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Lesson 4: Substitution & evaluating expressions

# Evaluating expressions with one variable

A mixture of explanations, examples, and practice problems to have you evaluating expressions with one variable in no time!

## How to evaluate an expression with one variable

Let's say we want to evaluate the expression a, plus, 4. Well, first we need to know the value of the variable a. For example, to evaluate the expression when start color #11accd, a, equals, 1, end color #11accd, we just replace start color #11accd, a, end color #11accd with start color #11accd, 1, end color #11accd:
\begin{aligned} &\blueD a + 4 \\\\ =&\blueD1 + 4~~~~~~~~\gray{\text{Replace }\blueD{a} \text{ with } \blueD{1}\text{.}} \\\\ =&5 \end{aligned}
So, the expression a, plus, 4 equals 5 when a, equals, 1.
We can just as easily evaluate a, plus, 4 when start color #11accd, a, equals, 5, end color #11accd:
\begin{aligned} &\blueD a + 4 \\\\ =&\blueD5 + 4~~~~~~~~\gray{\text{Replace }\blueD{a} \text{ with } \blueD{5}\text{.}} \\\\ =&9 \end{aligned}
So, the expression a, plus, 4 equals 9 when a, equals, 5.

## Evaluating an expression with multiplication

You might be asked to "Evaluate 3, x when x, equals, 5."
Notice how the number 3 is right next to the variable x in the expression 3, x. This means "3 times x". The reason we do this is because the old way of showing multiplication with the symbol times looks confusingly similar to the variable x.
Okay, so now let's solve the problem:
\begin{aligned} &3\blueD x \\\\ =& 3 \cdot \blueD5~~~~~~~~\text{Replace }\blueD{x} \text{ with } \blueD{5}\text{.} \\\\ =&15 \end{aligned}
So, the expression 3, x equals 15 when x, equals, 5.

### New ways to show multiplication

Hold on a second! Did you notice that we wrote "3 times start color #11accd, 5, end color #11accd" as 3, dot, start color #11accd, 5, end color #11accd instead of as 3, times, start color #11accd, 5, end color #11accd? Using a dot instead of the symbol times is another new way of showing multiplication:
3, dot, start color #11accd, 5, end color #11accd, equals, 15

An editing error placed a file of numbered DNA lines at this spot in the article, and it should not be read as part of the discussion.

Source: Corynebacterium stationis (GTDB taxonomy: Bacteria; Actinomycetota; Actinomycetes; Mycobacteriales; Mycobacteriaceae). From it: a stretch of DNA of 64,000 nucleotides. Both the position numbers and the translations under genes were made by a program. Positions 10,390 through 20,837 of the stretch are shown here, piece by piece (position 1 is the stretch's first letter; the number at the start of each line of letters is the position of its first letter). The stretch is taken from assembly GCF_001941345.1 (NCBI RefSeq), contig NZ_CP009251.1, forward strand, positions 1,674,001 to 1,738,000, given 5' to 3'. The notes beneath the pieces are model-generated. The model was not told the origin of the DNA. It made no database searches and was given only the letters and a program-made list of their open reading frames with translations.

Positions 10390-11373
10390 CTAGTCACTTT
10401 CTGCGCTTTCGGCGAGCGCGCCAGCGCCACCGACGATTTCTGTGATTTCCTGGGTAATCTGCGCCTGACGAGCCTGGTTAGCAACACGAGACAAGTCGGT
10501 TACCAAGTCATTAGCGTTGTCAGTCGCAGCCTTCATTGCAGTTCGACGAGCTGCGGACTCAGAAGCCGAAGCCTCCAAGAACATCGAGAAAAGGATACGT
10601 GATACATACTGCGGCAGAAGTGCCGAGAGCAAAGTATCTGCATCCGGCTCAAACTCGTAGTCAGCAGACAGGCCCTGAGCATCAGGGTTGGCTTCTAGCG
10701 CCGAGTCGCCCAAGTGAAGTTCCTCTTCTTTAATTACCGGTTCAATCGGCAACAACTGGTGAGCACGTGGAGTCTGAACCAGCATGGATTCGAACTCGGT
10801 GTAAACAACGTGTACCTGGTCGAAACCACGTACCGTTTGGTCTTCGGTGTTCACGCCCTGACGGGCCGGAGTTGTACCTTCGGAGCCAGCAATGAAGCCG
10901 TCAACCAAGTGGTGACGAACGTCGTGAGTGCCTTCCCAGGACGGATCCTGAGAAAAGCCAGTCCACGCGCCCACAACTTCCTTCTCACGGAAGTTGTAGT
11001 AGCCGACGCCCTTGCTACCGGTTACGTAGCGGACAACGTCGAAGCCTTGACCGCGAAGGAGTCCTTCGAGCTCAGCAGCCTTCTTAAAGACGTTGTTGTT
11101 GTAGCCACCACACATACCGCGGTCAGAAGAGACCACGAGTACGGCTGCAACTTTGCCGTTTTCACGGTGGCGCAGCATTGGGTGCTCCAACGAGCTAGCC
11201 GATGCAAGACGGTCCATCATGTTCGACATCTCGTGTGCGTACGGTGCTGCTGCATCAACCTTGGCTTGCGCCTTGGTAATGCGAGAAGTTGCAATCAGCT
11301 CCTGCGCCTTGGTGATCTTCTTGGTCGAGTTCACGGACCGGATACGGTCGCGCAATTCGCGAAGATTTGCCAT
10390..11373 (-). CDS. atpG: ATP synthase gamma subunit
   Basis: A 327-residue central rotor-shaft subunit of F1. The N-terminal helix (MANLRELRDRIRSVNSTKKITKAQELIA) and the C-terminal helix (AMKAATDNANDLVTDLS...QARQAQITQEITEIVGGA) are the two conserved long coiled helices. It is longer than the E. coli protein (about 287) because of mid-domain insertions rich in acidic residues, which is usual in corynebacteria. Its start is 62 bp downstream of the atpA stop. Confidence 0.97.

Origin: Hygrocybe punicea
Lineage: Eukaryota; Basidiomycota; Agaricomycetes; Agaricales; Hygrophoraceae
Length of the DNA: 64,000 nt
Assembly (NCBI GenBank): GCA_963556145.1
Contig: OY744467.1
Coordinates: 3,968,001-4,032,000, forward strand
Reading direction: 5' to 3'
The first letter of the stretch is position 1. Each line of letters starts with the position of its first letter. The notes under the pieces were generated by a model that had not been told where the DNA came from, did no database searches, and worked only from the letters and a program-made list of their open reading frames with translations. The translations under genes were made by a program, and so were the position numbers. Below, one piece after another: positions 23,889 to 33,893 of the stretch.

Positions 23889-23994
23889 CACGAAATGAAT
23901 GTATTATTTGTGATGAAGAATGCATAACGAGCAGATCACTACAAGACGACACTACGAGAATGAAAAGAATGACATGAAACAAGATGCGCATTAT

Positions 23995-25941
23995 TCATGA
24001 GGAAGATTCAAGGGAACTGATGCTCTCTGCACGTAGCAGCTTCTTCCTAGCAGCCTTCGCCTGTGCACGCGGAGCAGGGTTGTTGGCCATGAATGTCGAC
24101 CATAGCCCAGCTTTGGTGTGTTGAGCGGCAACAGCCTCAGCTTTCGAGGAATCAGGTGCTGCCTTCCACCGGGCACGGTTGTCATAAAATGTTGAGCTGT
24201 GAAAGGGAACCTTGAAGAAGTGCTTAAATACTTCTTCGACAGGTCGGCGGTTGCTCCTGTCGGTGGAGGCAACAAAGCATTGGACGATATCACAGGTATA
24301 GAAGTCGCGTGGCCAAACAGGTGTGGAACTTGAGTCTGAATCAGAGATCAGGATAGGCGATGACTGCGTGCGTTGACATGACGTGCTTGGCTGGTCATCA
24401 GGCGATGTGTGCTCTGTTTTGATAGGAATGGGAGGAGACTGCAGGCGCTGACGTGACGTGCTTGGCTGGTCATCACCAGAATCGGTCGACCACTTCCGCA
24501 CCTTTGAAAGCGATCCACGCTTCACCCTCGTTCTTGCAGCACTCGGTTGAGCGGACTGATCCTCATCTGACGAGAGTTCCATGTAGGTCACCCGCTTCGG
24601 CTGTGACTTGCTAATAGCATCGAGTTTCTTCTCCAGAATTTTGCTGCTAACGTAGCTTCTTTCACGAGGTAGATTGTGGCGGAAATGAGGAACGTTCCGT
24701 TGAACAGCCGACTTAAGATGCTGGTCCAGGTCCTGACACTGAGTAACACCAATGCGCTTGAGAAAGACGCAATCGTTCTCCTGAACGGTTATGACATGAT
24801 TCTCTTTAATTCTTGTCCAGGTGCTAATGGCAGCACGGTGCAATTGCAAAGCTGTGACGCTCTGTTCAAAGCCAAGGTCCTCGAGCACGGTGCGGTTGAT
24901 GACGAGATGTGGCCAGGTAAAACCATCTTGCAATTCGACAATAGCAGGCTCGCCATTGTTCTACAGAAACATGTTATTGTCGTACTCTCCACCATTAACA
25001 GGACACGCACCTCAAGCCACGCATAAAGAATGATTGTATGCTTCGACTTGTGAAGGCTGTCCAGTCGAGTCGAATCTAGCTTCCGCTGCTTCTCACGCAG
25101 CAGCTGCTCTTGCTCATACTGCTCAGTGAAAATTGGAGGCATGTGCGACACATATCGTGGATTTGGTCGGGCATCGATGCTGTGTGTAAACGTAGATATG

Parentheses can also be used to show multiplication:
3, left parenthesis, start color #11accd, 5, end color #11accd, right parenthesis, equals, 15
Let's summarize the new ways of showing multiplication that we learned.
Old wayNew way
With a variable3, times, x3, x
Without variable3, times, 53, dot, 5 or 3, left parenthesis, 5, right parenthesis

## Evaluating expressions where order of operations matter

For more complex expressions, we'll have to be sure to pay close attention to order of operations. Let's take a look at an example:
Evaluate 5, plus, 3, e when start color #11accd, e, equals, 4, end color #11accd.
\begin{aligned} &5+3\blueD e \\\\ =&5 + 3 \cdot \blueD 4~~~~~~~~\gray{\text{Replace }\blueD{e} \text{ with } \blueD{4}\text{.}} \\\\ =&5 + 12 ~~~~~~~~\text{\gray{Multiply first (order of operations)}} \\\\ =&17 \end{aligned}
So, the expression 5, plus, 3, e equals 17 when e, equals, 4.
Notice how we had to be careful to think about order of operations when evaluating. A common wrong answer is start color #e84d39, 32, end color #e84d39, which comes from first adding 5 and 3 to get 8 then multiplying 8 by 4 to get start color #e84d39, 32, end color #e84d39.

## Let's practice!

Problem 1
• Current
Evaluate the expression 9, minus, z when z, equals, 4.

## Challenge problems

Challenge problem 1
• Current
Evaluate e, dot, e, minus, 5, e when e, equals, 5.